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Gyda’s research interests lie at the intersection of domestic conflict and international relations, specialising in the politics of non-state armed groups (especially rebel diplomacy and rebel group successor parties), international interventions, security, peacebuilding and democracy promotion. Her geographical expertise spans the regions of South and Southeast Asia and the Balkans. Gyda is the founder and convener of the Politics After War Research Network, an international network that serves as a contact point for collaborative activities and knowledge sharing among researchers and practitioners working in dynamics of rebel group transformation, state-building and peacebuilding after civil war. Gyda’s research has appeared in leading journals such as Political Geography, Government and Opposition and Party Politics as well as in several book chapters. To date, her research has been funded by the European Commission, the Research Council of Norway, the Philomathia Foundation and by several small grants and awards.
Personal webpage: https://gydasindre.com
Before coming to York, Gyda was a Marie Sklodowska Curie Fellow at the University of Cambridge’s Department of Politics and International Studies (2015-2019) and Assistant Professor at the University of Bergen, Norway (2011-2015). Gyda holds a PhD in Political Science from the University of Oslo (2011).
Gyda's current research is focused on the political dynamics after civil war, political parties, rebel group transformation, peace-building and democratization. Gyda is engaged in three main projects/research agendas:
This project, which was initially co-funded by a Marie Curie grant (608695 881) and the Research Council of Norway (240110), started out focusing on how rebel group successor parties adapt to peace-time politics relying on a range of examples in Asia (Sri Lanka, Indonesia and East Timor) and the Balkans (Kosovo and Bosnia Herzegovina). The aim of the project was to understand whether and how former rebel groups that transition into political parties following the end of civil war, impact on peace building and democratization in the decades after war has ended. The project also draws on collaborative partnerships with researchers working on party development in post-war contexts in Africa, the Middle East and Latin America.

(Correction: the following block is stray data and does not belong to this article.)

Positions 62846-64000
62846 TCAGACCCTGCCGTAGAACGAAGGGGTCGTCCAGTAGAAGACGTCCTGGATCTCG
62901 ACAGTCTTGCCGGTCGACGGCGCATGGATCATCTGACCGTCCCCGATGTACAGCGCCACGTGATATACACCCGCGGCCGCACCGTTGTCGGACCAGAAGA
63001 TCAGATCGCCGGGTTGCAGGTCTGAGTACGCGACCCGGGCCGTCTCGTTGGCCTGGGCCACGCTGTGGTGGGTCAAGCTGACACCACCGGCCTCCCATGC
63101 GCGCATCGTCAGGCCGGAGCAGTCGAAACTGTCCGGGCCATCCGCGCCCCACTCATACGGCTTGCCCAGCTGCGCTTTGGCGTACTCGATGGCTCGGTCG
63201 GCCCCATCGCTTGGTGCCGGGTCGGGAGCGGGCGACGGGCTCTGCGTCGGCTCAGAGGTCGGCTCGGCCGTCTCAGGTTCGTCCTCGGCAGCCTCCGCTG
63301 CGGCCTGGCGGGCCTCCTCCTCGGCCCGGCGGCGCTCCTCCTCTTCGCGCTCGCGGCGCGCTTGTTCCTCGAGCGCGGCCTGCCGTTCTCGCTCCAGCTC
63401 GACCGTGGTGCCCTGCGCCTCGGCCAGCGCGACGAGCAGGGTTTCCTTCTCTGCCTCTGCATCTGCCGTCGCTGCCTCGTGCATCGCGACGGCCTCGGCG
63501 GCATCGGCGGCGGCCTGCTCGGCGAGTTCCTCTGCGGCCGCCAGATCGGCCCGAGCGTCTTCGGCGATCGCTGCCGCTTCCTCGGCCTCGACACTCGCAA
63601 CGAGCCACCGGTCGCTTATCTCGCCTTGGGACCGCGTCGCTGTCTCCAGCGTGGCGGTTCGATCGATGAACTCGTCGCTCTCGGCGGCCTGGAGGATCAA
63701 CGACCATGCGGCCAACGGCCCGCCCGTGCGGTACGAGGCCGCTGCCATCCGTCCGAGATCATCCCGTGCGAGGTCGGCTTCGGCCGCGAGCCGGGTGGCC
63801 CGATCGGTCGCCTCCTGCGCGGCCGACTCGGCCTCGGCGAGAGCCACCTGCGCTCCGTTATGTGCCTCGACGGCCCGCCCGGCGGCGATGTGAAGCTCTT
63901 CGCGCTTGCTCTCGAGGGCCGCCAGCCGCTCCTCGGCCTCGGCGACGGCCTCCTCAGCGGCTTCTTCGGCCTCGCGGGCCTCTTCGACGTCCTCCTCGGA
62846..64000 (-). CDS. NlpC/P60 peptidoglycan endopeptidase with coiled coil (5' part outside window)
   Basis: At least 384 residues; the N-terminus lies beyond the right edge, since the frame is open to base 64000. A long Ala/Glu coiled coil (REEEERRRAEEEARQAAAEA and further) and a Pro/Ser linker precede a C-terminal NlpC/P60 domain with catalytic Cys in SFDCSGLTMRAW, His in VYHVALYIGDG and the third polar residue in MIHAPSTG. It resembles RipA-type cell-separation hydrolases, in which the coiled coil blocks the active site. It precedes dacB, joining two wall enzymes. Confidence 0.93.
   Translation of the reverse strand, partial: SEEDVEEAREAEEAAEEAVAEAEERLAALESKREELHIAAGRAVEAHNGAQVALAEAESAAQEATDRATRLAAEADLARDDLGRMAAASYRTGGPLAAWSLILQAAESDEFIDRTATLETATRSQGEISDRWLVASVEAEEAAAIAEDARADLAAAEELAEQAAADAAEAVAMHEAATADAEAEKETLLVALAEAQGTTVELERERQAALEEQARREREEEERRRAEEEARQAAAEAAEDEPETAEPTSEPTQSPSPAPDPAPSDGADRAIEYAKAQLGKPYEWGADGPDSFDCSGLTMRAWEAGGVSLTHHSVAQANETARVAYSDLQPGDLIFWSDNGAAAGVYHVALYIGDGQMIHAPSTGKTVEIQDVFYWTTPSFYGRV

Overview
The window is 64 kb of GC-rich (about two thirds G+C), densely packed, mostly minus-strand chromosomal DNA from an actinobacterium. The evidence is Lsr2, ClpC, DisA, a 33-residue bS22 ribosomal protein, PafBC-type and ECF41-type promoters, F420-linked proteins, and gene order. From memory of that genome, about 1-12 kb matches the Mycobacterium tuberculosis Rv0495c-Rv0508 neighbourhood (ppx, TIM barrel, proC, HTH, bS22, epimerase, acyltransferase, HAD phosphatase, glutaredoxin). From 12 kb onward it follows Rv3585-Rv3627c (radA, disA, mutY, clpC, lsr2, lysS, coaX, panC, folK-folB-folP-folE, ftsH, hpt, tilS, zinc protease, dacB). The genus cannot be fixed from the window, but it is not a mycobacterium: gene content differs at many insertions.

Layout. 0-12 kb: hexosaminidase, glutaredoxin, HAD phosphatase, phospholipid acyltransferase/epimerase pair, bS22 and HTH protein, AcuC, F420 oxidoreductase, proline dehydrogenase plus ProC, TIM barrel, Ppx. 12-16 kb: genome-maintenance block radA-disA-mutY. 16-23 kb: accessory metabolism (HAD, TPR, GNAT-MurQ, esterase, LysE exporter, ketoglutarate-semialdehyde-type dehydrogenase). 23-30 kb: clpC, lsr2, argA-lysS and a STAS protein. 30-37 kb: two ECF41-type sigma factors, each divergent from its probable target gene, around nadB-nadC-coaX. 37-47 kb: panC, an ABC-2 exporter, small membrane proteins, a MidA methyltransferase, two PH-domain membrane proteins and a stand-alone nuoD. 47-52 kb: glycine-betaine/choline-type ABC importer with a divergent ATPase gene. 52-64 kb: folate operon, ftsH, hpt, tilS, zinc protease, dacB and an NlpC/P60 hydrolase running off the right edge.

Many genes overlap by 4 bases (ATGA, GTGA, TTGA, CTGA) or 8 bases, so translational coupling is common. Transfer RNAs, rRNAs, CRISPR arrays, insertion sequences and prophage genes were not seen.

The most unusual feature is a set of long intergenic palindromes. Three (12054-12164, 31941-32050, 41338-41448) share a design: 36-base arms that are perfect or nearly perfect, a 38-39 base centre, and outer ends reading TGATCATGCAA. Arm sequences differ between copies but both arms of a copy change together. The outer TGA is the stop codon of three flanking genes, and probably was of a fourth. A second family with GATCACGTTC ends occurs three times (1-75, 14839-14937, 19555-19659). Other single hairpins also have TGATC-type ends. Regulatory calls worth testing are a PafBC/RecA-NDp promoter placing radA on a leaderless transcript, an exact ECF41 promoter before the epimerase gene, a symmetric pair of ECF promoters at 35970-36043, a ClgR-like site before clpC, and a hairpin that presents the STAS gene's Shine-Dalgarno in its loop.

To date, the project has resulted in two special issues (Civil Wars and Government and Opposition), an edited book (forthcoming), a series of journal articles, and a monograph (in progress).
Gyda's ongoing and planned work in this area concerns two broader questions of (1) how civil wars shape party system development and; (2) what explain successful and unsuccessful transitions to multi-party democracy in civil war affected countries.
2. Political legacies of mass atrocities
Together with colleagues from the Norwegian Centre for the Holocaust and Religious Minority Studies (Dr Ellen Stensrud), University of York (Dr Claire Smith), and partners in Myanmar, Gyda is working on a new collaborative research programme that seeks to bring to the forefront how (past and present) genocides and mass atrocities impact on contemporary politics – especially on conflict resolution, reconciliation and democratization. The research group received seed funding towards a conference panel and subsequent workshop held in connection with the 14th Conference of the International Association for Genocide Scholars held in Cambodia in July 2019. The panel and subsequent workshop have laid the foundation for future collaborative research and activities on this topic.
3. Comparative perspectives on governance, democracy and development in Indonesia and Sri Lanka
Previously, Gyda has been involved in several projects that has analysed the state of democracy, local governance and sustainable development in Indonesia and Sri Lanka. These projects also involved collaborations with NGOs and activist communities in Indonesia and Sri Lanka.
Gyda's ongoing work in this area concerns analysing and making sense of the interplay between liberal and illiberal civil society in the context of present-day Indonesian and Sri Lankan politics.
Gyda would welcome PhD applications in these and related areas of study and encourage potential supervisees to get in touch.
In 2019/2020 academic year, Gyda is teaching the following undergraduate modules:
Gyda is the founder and convener of the Politics After War Research Network and initiator of a Politics After War Policy Dialogue, which seeks to provide policy guidance in processes of rebel-to-political party transformation and party support in post-civil war contexts. The PAW-Network includes both academics and practitioners.
Recent PAW-related events Gyda has organised include:
In addition to journal special issues and books, Gyda regularly review articles for leading academic journals, such as American Political Science Review, Political Geography, Party Politics, and Democratization.
Gyda is frequently invited to present her work at international conferences and workshops.
Recent invited talks include:
Feedback and Guidance hours, Online appointments (Autumn term) - Tuesdays 15:30-16:30 & Thursdays 14:30-15:30